If the key for google.com (signed by “verisign”) is suddenly replaced by one signed by CNNIC, then some users might be able to realize something is wrong.
      ==

      First of all, we need to stop lying to ourselves that users can handle such things.

      Secondly, and more importantly, certificates aren’t actually always shared or static. If I have a thousand SSL accelerators, by both security theory *and* certificate licensing I often have a thousand certs.

      Yup.

  4. Saleh Igal says:

    I believe that, even with the constraints of the public X.509 structure, it is possible to give the end user more control, along with a more nuanced view of trust. The flat/inflexible model could be retrofitted to be more distributed and flexible.

    For example:
    Implement granular filters at a per-root-CA level. E.g. trust CNNIC only for ServerAuth of servers in .cn domains. Since a TLD doesn’t provide enough granularity, this would ideally have an online/cached whitelist/blacklist capability, to allow subscriptions.
    Within the filters, provide the concept of partial, or suspicious trust. Provide a UI for non-technical users to see this. For example, browsers currently show trust of extended validation certificates in a different manner than regular certificates, or a three tier model (EV cert, regular SSL cert, no cert). This could be extended to multiple levels.
    Provide a way for technically sophisticated users and organizations to bundle sets of root CAs and filters. E.g. trust anything that root CA 1 vouches for, trust root CA 2 only for ServerAuth on .cn domains and suspiciously trust it for all other domains, trust but mark suspicious anything that root CA 3 vouches for…
    From there, I would expect that privacy oriented organizations would provide pre-made bundles, or that bundles could be built on-the-fly by answering a questionaire.

    To drive adoption, provide a ballot box when the user profile is first generated, much like the mechanism that IE uses to let users add alternate search engines.

    • Dan Kaminsky says:

      So, everybody else gets to issue whatever certificates they want, but China gets restricted?

      Are you joking?

      This is ridiculous. In what universe is this China’s first CA certificate?

  5. Dan Kaminsky says:

    One of the big points in my 2008 DNS talk is that we are *already* depending on DNS for our security model. The Same Origin Policy which isolates web sites from one another effectively uses domain names as user principals. So, whether you like it or not, most of the web (and email, and database connections, and…well, everything) is already DNS dependent.

    I actually do like EV — they did a lot right with it. But there is nothing that prevents the certificate validated by DNSSEC, from also containing EV data. I like the added assurance too, and there’s no reason not to support it. But at the core, we need a system that scales trust as well as DNS scales connectivity. That system is DNSSEC.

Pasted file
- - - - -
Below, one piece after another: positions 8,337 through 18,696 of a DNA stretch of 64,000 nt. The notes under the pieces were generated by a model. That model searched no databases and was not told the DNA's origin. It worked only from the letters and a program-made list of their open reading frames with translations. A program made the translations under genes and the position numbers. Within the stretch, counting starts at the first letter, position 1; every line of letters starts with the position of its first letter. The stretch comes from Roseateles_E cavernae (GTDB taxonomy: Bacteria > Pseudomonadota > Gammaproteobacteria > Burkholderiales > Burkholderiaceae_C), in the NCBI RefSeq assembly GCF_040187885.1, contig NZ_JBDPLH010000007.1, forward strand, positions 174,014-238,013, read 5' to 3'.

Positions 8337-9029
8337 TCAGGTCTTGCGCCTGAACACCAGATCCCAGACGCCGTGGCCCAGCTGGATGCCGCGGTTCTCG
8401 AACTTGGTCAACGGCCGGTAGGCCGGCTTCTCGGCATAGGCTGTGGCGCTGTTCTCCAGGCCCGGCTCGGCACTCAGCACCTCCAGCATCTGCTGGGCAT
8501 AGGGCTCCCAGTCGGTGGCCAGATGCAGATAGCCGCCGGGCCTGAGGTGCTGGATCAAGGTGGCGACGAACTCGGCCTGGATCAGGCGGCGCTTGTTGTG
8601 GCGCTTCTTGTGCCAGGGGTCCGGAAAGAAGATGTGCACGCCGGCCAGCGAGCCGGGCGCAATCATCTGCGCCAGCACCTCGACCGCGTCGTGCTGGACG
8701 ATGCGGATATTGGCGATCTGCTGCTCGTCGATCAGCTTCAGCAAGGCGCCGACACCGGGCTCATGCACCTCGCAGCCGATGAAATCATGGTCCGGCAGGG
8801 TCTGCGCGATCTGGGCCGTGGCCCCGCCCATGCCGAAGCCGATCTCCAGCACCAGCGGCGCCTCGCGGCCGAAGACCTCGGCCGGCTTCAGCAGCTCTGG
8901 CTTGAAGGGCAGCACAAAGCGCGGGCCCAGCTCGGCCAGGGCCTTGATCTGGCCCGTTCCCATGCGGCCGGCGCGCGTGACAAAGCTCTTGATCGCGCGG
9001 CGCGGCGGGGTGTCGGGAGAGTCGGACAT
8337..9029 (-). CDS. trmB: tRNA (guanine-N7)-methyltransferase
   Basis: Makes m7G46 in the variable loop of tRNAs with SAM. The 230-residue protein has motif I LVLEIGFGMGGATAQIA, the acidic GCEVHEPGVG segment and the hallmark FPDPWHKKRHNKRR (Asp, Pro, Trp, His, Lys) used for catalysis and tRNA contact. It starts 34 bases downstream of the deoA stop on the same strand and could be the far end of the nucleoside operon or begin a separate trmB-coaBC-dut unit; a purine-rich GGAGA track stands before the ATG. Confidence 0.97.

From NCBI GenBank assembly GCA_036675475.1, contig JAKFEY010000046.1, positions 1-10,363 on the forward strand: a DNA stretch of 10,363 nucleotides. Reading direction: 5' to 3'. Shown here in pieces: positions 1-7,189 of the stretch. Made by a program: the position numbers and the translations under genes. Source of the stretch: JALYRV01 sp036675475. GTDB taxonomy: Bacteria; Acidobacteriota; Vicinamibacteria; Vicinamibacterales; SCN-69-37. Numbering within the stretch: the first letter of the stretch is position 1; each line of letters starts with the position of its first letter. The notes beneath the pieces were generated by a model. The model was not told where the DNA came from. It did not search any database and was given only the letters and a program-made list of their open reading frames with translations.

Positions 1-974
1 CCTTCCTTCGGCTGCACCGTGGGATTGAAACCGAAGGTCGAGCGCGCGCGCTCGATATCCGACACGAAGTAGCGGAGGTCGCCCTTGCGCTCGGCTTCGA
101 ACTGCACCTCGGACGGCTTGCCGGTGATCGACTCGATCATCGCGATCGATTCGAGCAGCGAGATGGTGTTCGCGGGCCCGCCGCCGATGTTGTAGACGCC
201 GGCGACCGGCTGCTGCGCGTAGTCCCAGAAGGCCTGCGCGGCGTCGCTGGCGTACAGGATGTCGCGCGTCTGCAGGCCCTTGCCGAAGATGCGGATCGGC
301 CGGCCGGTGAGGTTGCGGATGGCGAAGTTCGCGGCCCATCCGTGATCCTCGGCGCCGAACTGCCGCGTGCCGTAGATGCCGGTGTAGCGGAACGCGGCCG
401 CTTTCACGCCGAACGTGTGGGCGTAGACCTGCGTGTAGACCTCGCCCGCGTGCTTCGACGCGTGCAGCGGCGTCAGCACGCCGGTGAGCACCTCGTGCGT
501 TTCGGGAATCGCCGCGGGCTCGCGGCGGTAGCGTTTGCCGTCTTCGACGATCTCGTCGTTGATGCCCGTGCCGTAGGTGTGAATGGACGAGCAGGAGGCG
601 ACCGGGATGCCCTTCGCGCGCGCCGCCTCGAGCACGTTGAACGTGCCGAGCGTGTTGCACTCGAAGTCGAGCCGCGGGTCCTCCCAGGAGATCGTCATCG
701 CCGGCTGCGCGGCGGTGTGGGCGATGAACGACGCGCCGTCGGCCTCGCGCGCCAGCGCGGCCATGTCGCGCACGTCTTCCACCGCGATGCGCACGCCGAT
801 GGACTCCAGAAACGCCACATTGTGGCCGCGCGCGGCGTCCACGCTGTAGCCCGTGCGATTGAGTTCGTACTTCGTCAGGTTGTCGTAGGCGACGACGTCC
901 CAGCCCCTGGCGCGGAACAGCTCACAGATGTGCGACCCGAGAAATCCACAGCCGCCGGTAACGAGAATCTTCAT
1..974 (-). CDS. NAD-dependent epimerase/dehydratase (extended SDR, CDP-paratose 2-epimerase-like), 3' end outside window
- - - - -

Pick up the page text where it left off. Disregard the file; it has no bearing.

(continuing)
6. Dan Kaminsky says:

    EV has one job, and one job only: To prevent http://www.bank-of-america.com from being mistaken for http://www.bankofamerica.com. That’s it. That’s all it does. That’s all it was designed to do.

    Some idiot marketers screwed up royally and made bigger claims. Barth and Jackson put them in their place, and Sotirov and Zusman implemented the attacks based on what they wrote about.

    It’s actually a really fun exercise to try to figure out how to realistically block https:// (EV) sites from linking against https:// (DV) sites. Guess what — you can’t. You suddenly find yourself with an undeployable certificate.

    This is the problem with X.509. Everywhere you turn, deployment blocking friction. We have to get past this.

    • Anonymous says:

      You could block non-EV sites by enforcing the usage of the EV certificate policy (2.16.840.1.114028.10.1.2) across each certification path required by a given page. For this to work, you’d have to allow any policy, since many (if not most) EV CAs have an any policy OID in their certificates. The enforcement would need to be processed from the trust anchor to the server certificate to be effective, which gets back to the lack of TA constraints.

      • Anonymous says:

        Oops, there are lots of EV policy OIDs. Same approach could work, but would require a set larger than one OID. Requiring a policy and supplying an initial policy set would be effective, however.

        • Dan Kaminsky says:

          Mixed content warnings were hard enough to deal with. If moving a site to EV meant tracking down every possible include on every possible page, sites just would not be moved to EV. The technology would have *zero* adoption.

          Phishing is a much bigger problem than DV leakage. It was right that they did not let the perfect be the enemy of the good. It was *ridiculous* that they oversold it (and kudos to Sotirov and Zusman for finding hard evidence of the CA’s doing just that).

          • Anonymous says:

            For the initial deployment this is certainly true but at some point achieving EV only should be possible. It’d be a nice to have an option to require EV. If users had a means of forcing the issue, motivation to move to EV only may be generated.